Notes and Editorial Reviews
Gioacchino Rossini's Petite Messe Solennelle was written in 1863, "the last", the composer called it, of my "péchés de vieillesse" (sins of old age). For its first performance (1864) Rossini arranged the work with only two pianos and harmonium. Partly for fear that it would be done anyway after his death, Rossini discreetly orchestrated the Petite Messe Solennelle during 1866-67, without losing its candor and subtlety. The resulting version had its first public performance on 28 February 1869, three months after the composer's death. "Mr Chailly's genius for the Rossini style has ripened with the years. His performance has daring and velocity." Gramophone
REGION CODE NTSC: 0
PICTURE FORMAT: NTSC, 16:9
SOUND FORMATS: PCM-STEREO, DD 5.1, DTS 5.1
SUBTITLES: Latin, English, Deutsch, Francais, Espanol
BOOKLET: English, German, French
DISC FORMAT: DVD9
NO OF DISCS: 1
RUN TIME: 85 mins
R E V I E W:
This performance not only elevates this rarely heard work to stand alongside the composer’s better-known Stabat Mater, but also the great Mass by his fellow Italian opera composer, Verdi.
Petite Messe Solennelle was written in 1863,
the last, the composer called it, of my
péchés de vieillesse (sins of old age). He wrote the work for the consecration of the private chapel of the work’s dedicatee, Countess Louise Pillet-Will, a personal friend. For its first performance on 14 March 1864 Rossini arranged the work with only two pianos, harmonium, four soloists and a choir of twelve. Partly for fear that it would be done anyway after his death, Rossini discreetly orchestrated the
Petite Messe Solennelle during 1866-67 and in doing so the king of opera buffa showed his skill in counterpoint in the two extended double fugues, much as Verdi had done in the finale of his last opera
Falstaff. The resulting orchestrated version had its first public performance on 28 February 1869, three months after the composer's death.
The magnificently orchestrated version was performed at the Leipzig Gewandhaus in November 2008 on the occasion of the 140th anniversary of the composer's death. The Gewandhaus Orchestra, along with Kurt Masur, its conductor at the time, will always be remembered for their part in the fight for freedom in 1989 as the East German Government sought brutally to repress the population. The stand they took against the repression precipitated the fall of the hated Berlin Wall and the re-unification of Germany. Is it too far to stretch the appropriateness of a performance of a Latin Mass, and its promises of eternal life, with the ideal for which they stood? Certainly these choral and orchestral forces, along with distinguished soloists, in the magnificent theatre and under the baton of a renowned Rossinian, brought such thoughts to my mind.
The joint choruses, with the women of the two choirs distinguished by dress, and all the men in white tie, sing with a thrilling clarity and commitment that not only shakes the rafters but warms the soul. They open softly in the
Kyrie (CH.2), are fully vibrant in the opening of the
Gloria (CH.3) and are outstanding in the contrapuntal
Cum Sancto Spiritu (CH.8). The orchestral contribution is equally magnificent with low strings and wind notable in the opening as are the brass and wind in the
Gratis agimus tubi (CH.4). Before mentioning the singers I must also highlight Rossini’s writing for the organ in the
Preludio religioso (CH 12) and the organist Michael Schönheit on the large and magnificent instrument from which he draws such elegiac sounds. It is particularly interesting to see his pedal work in close-ups as well as hands moving over the keyboard. The muting mechanism gives further insight into the tonal diversity of this quite large and magnificent instrument.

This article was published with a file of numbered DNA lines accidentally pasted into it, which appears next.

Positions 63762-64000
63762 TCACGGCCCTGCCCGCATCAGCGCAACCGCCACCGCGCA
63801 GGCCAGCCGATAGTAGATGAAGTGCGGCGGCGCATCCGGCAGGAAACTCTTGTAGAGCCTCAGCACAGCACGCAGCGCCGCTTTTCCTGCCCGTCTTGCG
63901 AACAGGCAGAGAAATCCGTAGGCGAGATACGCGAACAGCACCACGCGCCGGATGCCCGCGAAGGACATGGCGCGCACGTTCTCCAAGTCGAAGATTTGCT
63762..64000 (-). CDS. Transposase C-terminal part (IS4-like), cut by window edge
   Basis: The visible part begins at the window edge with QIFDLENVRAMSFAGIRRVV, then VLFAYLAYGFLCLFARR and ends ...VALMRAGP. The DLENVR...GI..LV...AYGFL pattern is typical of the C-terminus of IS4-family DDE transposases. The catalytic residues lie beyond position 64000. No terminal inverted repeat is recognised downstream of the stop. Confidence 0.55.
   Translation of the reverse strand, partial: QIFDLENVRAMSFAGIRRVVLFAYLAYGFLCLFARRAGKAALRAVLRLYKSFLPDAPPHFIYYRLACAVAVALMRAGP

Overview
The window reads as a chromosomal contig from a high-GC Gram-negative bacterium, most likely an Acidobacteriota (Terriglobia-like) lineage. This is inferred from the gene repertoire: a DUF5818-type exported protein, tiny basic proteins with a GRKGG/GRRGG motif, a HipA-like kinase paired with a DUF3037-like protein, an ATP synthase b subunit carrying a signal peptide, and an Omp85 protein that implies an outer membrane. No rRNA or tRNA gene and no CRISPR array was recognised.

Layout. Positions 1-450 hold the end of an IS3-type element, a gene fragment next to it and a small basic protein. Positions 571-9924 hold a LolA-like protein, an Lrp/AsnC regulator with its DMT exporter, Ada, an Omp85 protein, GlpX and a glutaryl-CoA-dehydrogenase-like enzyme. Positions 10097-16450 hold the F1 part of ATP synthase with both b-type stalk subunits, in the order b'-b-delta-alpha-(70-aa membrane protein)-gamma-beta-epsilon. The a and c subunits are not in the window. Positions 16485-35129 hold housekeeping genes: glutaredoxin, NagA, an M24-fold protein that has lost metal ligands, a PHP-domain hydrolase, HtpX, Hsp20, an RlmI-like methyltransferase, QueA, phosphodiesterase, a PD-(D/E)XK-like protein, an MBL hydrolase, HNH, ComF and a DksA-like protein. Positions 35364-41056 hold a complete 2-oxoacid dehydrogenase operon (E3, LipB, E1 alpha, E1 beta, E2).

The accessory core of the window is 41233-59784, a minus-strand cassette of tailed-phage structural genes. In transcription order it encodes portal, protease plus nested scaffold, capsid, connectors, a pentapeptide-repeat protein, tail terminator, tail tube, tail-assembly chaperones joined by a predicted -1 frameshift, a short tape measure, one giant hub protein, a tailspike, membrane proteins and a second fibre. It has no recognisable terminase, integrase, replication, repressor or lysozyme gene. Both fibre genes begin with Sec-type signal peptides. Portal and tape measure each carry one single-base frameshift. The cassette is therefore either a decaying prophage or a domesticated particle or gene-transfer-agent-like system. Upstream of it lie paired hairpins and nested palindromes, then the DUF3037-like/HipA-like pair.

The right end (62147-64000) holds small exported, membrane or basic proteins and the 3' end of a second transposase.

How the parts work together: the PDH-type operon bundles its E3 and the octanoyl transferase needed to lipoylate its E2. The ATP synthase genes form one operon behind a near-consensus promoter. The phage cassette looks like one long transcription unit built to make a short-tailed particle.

The solo singers are well up to their task. The two ladies, the tall blonde Manuela Custer, with a sappy resonance and suitable lower notes, alongside the dark-haired warm dramatic coloratura soprano of Alexandrina Pendatchanska, blend well in the
Qui tollis (CH.6). I might suggest they blend far better than the famous female duo in the recent recording of the
Stabat Mater (see
review). Pendatchanska’s creamy tone is heard to advantage as soloist in the
Crucifixus (CH.10) whilst the alto has the concluding long
Agnus Dei (CH.15) in which her singing is a glory in itself. Whilst the ladies hark from Bulgaria and Romania, the two men are native Italians. Perhaps Mirco Palazzi, whilst his pitching and expression allied to smooth legato is fine, could do with a little more sonority and gravitas, (CHs.3 and 7). When we often grumble of tasteless tenor singing, the native fluent squilla of Stefano Secco’s lyric tenor lays easily on my ear, particularly in the
Gratius (CH.4) with its echoes of the
Cujus animam from the composer’s
This work is titled
Petite Messe Solennelle. It is neither small nor, in this dramatic reading by Riccardo Chailly, can it be deemed solemn. If this creation is a sin, my old age, and many others, could be better used! This performance strongly gives the work the right to claim as an equal to stand alongside the composer’s other great choral work the
Stabat Mater, and elevates it to be counted in the company of that other great Mass composed by a renowned composer of opera, Verdi.
The camera-work is nicely balanced between orchestra, instrumentalists, audience and chorus with the odd view of the dynamic Riccardo Chailly. His reading is profound, bringing out colours and drama that many others have failed to appreciate. The booklet essay, in English, German, French, is brief but informative.
-- Robert J Farr, MusicWeb International
Works on This Recording
Petite Messe solennelle by Gioachino Rossini
Alexandrina Pendachanska (Soprano),
Stefano Secco (Tenor),
Mirco Palazzi (Bass),
Manuela Custer (Mezzo Soprano)
Leipzig Gewandhaus Orchestra,
Leipzig Gewandhaus Chorus
Written: 1863; Italy
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